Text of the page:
Passport for pets gets ambassador's backing

Click to follow
The Independent Online
THE DAPPER Pavel Seifter, 60-year-old ambassador of the Czech republic to the Court of St James's, is used to achieving the impossible. For many years before the the velvet revolution of 1989, he worked as a window cleaner in Prague.

He had been sacked as a university lecturer after the Soviet invasion of 1968 for refusing to tell lies. Twenty years later, he was still cleaning windows - even as he gave interviews to foreign journalists during the peaceful rebellion that ended one-party rule.

It remains to be seen whether Mr Seifter will be equally successful in his discreet attempts to expose what he sees as the ludicrousness of British quarantine laws.

Dozens of dogs - wolfhounds, greyhounds, basset hounds, Jack Russells, golden retrievers, you-name-it - gathered on the manicured lawns of the ambassador's Hampstead residence yesterday, to celebrate the "liberty and joy" of the release from six months' quarantine of the ambassador's 11-year-old schnauzer, Cutty (short for Calamity).

The party also celebrated the emergence from quarantine of Eddie the French bulldog, belonging to the embassy counsellor, Zdena Gabalova.

Both Mr Seifter and Ms Gabalova were keen to insist that, as foreign diplomats, they would not dream of criticising existing British law. None the less, the message was clear yesterday, even in the embossed card that arrived for "Mr Steve Crawshaw and pet". (And yes, thank you, Dillon the three-month-old spaniel had a fine time yesterday).

Under the regulations, dogs can travel back and forth across Europe, as long as they have the appropriate vaccination certificates or "pet's passports" - but cannot come into Britain unless they are locked up for six months or, as often happens, smuggled in without any certification.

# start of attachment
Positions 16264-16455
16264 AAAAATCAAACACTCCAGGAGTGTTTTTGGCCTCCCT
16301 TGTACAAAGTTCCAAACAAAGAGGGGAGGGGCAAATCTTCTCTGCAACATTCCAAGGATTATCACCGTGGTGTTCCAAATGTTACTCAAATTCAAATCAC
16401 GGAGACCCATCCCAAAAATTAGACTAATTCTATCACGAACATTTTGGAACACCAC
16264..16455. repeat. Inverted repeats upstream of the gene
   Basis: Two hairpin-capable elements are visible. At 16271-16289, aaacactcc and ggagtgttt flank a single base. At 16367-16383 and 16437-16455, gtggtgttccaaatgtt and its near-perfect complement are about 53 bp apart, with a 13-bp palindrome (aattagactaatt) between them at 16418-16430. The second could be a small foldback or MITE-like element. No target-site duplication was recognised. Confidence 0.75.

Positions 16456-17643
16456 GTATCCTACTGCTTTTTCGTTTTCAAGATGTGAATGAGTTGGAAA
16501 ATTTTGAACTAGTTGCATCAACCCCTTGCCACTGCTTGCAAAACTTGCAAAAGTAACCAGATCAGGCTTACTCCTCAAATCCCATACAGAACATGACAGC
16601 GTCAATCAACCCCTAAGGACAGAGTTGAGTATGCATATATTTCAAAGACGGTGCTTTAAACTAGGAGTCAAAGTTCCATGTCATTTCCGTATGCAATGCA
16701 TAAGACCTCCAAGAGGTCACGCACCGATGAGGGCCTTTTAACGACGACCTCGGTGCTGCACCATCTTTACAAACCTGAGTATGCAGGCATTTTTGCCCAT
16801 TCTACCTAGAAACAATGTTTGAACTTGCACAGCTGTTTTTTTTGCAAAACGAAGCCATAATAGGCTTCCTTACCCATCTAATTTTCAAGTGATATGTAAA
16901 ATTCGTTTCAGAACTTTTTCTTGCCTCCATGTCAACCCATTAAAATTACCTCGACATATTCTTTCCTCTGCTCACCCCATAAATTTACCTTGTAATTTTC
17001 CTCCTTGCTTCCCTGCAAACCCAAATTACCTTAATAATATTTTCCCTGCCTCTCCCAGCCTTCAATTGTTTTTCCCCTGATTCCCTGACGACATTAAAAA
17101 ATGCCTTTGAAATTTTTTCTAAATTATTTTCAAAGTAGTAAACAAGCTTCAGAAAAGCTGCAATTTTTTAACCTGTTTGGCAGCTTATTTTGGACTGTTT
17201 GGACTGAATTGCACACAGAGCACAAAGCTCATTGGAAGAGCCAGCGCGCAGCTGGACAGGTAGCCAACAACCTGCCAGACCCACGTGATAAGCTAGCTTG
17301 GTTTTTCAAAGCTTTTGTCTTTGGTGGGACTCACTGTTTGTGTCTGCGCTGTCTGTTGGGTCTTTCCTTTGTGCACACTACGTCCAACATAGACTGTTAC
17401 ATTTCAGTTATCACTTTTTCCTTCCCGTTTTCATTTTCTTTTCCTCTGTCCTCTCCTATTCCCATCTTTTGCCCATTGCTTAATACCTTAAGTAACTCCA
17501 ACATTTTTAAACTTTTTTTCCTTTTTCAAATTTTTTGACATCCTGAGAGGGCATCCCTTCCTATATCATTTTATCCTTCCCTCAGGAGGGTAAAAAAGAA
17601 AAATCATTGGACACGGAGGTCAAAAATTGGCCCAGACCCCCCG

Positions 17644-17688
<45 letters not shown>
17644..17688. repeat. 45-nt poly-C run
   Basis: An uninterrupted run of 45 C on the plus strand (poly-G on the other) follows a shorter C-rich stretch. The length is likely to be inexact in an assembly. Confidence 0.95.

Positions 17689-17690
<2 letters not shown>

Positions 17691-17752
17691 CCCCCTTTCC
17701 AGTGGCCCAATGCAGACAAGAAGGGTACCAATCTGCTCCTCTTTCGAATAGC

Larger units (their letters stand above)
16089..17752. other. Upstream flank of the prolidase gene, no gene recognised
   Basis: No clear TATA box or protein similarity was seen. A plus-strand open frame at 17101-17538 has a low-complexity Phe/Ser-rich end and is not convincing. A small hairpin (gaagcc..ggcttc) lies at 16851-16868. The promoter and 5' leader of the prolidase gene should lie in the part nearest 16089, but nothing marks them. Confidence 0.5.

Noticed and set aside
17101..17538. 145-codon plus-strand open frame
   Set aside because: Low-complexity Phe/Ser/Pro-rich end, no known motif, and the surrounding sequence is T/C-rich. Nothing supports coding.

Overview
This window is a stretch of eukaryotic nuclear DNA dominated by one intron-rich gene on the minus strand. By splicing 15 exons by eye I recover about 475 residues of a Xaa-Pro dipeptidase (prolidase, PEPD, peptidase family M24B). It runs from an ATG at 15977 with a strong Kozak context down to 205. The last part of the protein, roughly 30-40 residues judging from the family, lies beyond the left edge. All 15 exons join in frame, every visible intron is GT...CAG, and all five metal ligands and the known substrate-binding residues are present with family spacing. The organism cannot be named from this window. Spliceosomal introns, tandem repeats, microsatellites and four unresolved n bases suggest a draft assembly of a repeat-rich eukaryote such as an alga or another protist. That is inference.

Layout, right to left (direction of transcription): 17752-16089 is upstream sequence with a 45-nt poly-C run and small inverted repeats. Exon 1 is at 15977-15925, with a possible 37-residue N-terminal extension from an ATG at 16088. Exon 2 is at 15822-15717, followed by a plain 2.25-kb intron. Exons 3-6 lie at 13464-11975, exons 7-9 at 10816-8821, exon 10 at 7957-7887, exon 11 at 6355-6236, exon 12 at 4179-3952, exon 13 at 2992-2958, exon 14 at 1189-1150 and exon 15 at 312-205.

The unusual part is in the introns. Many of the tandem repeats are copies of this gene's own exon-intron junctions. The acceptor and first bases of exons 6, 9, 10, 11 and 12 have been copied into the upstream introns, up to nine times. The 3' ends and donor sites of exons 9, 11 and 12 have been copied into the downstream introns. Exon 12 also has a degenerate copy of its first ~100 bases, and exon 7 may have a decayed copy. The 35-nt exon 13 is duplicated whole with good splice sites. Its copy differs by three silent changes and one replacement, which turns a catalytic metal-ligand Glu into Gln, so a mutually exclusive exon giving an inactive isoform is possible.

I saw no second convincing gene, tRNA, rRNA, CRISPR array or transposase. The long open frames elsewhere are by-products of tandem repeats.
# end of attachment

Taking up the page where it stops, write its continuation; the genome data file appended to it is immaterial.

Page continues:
The Czechs pride themselves on their slyly-defiant attitude towards authority. At the welcome-home party, Cutty duly won the Miss Jailhouse prize for the dog that had best survived six months' quarantine. In a nostalgic reference to the politics of yesteryear, another prize was for the dog that was "best able to find the hidden microphone, otherwise known as bug".

Chris Patten, former governor of Hong Kong and the most vocal critic of the quarantine laws in this country, was unable to be present, but sent a message of solidarity. Mr Patten has repeatedly emphasised the "painful and expensive farce" which means that his two Norfolk terriers, Whisky and Soda, are still living in France in order not to spend time in quarantine.

Campaigners say there has been no case of rabies in a quarantined dog for 27 years. The ambassador said that he hoped to invite Mr Patten for a special dogs' welcome party if his two terriers are finally allowed into the UK, after a change in the law. "We will hold a reception - and serve whisky and soda, naturally," he said.

Comments